Zack brought the heavy machine to a halt in front of his own home. His security escorts pulled in behind him and took up positions with their backs to the wall and the muzzles of their rifles pointed to the left and right as they scanned the approaching crowd. Munger had made the right call bypassing this place. He had said that with this many people clustered together, they would have eaten up all their food already. The houses showed they were dirt poor before the lights went out, so they wouldn’t even have cash to loot. Nobody who could afford better would be living in this little dump village. Larry had been right when he scouted the place with a walk through too. “Old people, skinny kids, a shotgun and at least two rifles.”

None of the rifles were pointed at them today, but Mike and Nate still didn’t care for the sight of armed villagers. Their guide was totally at ease though. He was smiling and laughing with his former neighbors. The kids were oohing and ahhing over the snow-machines. Zack dropped a few things off at his house and quickly gathered up a duffle bag of clothes and other items that he had missed having.

His former neighbors were plying him with questions about the snowmobiles, his rifle toting companions in state police issue snowmobile coveralls (that he wore too), the gasoline in the tanks, and events in Stagford and beyond. He told them with a smile that things were getting better. The Governor had organized county and regional reconstruction teams who were restoring order and distributing food to help people to get through the rest of the winter. He had been sent to spread the word that trucks would be coming through with supplies when the snow melted and organizing the relief effort.

He said to expect a food distribution from Stagford “real soon.”

Then the trio loaded up their sleds and headed up the lane toward the Adam’s cabin.

Zack pointed out the goat herd as the sleds cruised past the barn. Nate and Mike passed a knowing look to one another. They slowed as they went by the Fleisher’s burned foundation and the fresh graves in the yard.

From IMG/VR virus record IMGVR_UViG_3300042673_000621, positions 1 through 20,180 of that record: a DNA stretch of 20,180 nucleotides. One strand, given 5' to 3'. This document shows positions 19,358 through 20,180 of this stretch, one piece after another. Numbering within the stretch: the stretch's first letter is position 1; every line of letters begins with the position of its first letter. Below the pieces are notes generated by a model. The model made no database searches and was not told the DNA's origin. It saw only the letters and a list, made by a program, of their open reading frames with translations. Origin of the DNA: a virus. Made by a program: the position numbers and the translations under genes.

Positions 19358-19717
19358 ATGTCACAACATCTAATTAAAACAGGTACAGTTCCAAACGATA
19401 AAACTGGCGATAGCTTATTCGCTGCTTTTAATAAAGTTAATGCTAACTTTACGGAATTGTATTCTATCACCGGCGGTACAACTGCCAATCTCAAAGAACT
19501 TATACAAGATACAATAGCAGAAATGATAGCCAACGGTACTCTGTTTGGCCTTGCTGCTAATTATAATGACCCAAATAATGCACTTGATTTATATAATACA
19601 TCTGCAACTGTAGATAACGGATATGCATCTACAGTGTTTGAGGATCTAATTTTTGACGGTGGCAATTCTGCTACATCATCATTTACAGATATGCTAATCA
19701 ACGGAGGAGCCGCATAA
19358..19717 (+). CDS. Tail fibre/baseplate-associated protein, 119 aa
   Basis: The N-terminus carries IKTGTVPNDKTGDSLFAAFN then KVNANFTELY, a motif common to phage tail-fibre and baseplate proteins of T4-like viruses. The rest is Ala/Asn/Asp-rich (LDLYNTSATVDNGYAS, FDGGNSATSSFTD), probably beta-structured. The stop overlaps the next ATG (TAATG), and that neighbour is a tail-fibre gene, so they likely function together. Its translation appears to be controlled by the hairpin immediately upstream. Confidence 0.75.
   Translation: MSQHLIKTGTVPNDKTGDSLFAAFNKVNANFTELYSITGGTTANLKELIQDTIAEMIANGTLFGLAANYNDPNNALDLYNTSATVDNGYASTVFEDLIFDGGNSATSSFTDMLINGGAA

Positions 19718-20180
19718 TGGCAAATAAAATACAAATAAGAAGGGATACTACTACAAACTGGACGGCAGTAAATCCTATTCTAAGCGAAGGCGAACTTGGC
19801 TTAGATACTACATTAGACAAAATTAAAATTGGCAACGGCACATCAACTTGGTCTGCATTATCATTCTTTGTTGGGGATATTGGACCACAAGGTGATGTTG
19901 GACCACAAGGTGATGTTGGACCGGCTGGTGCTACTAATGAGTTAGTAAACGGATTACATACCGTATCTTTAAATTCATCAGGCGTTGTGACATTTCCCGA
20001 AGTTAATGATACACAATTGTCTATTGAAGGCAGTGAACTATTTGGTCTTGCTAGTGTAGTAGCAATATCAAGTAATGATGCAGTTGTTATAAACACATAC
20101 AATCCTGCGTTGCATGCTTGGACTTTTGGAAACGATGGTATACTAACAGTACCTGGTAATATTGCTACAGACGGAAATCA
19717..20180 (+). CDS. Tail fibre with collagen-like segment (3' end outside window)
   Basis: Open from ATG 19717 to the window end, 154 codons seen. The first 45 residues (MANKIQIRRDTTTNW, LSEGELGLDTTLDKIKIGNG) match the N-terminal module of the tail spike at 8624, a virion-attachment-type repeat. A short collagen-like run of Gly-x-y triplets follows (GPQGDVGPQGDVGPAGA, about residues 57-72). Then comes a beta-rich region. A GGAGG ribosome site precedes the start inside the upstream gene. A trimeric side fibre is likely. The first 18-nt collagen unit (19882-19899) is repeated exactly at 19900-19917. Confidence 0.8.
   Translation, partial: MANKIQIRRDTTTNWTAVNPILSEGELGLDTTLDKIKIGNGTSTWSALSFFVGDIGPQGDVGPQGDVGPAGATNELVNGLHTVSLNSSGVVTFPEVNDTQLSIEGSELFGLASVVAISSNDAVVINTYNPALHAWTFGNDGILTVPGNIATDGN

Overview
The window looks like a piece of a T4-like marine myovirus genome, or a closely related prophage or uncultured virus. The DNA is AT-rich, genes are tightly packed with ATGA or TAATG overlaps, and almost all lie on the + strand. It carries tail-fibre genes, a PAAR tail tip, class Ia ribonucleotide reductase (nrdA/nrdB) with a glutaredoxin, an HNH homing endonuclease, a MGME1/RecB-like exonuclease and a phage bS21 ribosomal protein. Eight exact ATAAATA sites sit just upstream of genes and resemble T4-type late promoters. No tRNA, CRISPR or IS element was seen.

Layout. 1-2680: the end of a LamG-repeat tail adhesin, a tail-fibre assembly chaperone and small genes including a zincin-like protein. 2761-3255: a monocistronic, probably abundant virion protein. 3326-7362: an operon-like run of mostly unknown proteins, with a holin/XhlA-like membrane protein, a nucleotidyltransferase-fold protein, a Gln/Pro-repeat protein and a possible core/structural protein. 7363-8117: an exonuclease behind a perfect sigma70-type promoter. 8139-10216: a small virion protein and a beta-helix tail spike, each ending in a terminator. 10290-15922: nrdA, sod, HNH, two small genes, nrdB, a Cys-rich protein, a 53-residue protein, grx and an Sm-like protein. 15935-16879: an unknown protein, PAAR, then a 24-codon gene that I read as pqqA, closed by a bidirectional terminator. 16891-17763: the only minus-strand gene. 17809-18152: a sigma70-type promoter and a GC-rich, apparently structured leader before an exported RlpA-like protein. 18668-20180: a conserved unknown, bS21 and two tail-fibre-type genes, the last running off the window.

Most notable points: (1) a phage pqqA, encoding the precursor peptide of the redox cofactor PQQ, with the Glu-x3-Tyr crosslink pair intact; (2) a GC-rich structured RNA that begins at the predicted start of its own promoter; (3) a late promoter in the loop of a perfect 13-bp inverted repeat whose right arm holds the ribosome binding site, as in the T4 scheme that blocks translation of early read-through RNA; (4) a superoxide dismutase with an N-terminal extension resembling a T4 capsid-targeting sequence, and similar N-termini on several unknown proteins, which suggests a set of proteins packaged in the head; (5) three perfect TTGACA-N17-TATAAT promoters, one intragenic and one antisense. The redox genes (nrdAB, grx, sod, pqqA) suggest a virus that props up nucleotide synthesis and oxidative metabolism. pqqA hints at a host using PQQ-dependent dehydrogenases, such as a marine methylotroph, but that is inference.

None of the riders had ever been farther up the lane than that, so the view that greeted them was equally new to all as their sleds carried them over the footprints in the center of the road and up the hill. Rounding a wide bend in the road, the tree cover opened on the hillside above and they could see a log cabin looking down on the road from 500+ yards away. This straight quarter mile of road was open to view from the cabin even though a thick stand of bare hardwood trees separated the home from the road. After the straightaway up the slope the road wound around the gently curving hill in a graceful curve around the ridge. A final stretch ran almost straight for 175 yards to climb to the level of the home before ending in a wide circular driveway in front of a solidly built log home. The poured concrete foundation was hidden from view by a wall of field stone surrounding the base of the house to a height of two feet, about a foot away from the walls. In warm weather the area between the low wall and the logs was a well tended and decorative planter.

Vehicles were tucked into an open storage shed on one side of the home. A closed shed that had formerly served as a chicken coop stood 50 yards away on the far side of a garden with permanent raised beds. The otherwise well tended lawn and grounds surrounding the house had a conspicuous number of downed trees throughout the woods bordering the road and yard. One large beech trunk had come to rest solidly across the driveway 80 yards from the house. Although some of the upper limbs had been sawn off. The majority of the heavy trunk had not been converted to firewood. Limbs on the underside held it a few feet off the ground, and several stubs of limbs stuck up from it several feet above the main trunk. Up until now, the trio had been able to just guide their sleds around the base or top of fallen trees. But here it seemed almost deliberate, that the top branches were interlaced with those of another tree which had fallen from the opposite direction. The base of the tree lay across the roots of a similar blow-down tipped in the opposite direction. In addition, walls of thick thorny blackberry briars lined the driveway on both sides.

As the sleds came to a halt with engines idling, a voice called out. “Stay where you are or you’ll be dead before you can turn around.”

The family had heard the sleds coming. It had been so long since they had heard an engine that the sound was like a fire alarm going off in their heads. Their bug-out gear was already stashed on the ridge above their home. The rifles were loaded. The had examined the riders when they came up the road 500 yards below, but could not justify shooting them without knowing who they were or what they wanted. There was nothing they could do but get into good cover and await their arrival.